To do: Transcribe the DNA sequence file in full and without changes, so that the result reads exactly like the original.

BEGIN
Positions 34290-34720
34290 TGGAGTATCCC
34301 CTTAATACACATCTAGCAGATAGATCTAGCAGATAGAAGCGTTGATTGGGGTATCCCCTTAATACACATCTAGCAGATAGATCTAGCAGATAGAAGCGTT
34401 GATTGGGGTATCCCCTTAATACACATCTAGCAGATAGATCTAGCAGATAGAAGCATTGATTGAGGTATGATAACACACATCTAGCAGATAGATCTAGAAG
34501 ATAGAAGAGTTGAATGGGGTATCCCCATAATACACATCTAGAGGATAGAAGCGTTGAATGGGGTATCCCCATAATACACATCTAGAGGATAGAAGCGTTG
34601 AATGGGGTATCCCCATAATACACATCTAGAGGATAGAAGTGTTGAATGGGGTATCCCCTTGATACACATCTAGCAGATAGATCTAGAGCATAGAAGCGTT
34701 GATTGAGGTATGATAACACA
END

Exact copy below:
Positions 34290-34720
34290 TGGAGTATCCC
34301 CTTAATACACATCTAGCAGATAGATCTAGCAGATAGAAGCGTTGATTGGGGTATCCCCTTAATACACATCTAGCAGATAGATCTAGCAGATAGAAGCGTT
34401 GATTGGGGTATCCCCTTAATACACATCTAGCAGATAGATCTAGCAGATAGAAGCATTGATTGAGGTATGATAACACACATCTAGCAGATAGATCTAGAAG
34501 ATAGAAGAGTTGAATGGGGTATCCCCATAATACACATCTAGAGGATAGAAGCGTTGAATGGGGTATCCCCATAATACACATCTAGAGGATAGAAGCGTTG
34601 AATGGGGTATCCCCATAATACACATCTAGAGGATAGAAGTGTTGAATGGGGTATCCCCTTGATACACATCTAGCAGATAGATCTAGAGCATAGAAGCGTT
34701 GATTGAGGTATGATAACACA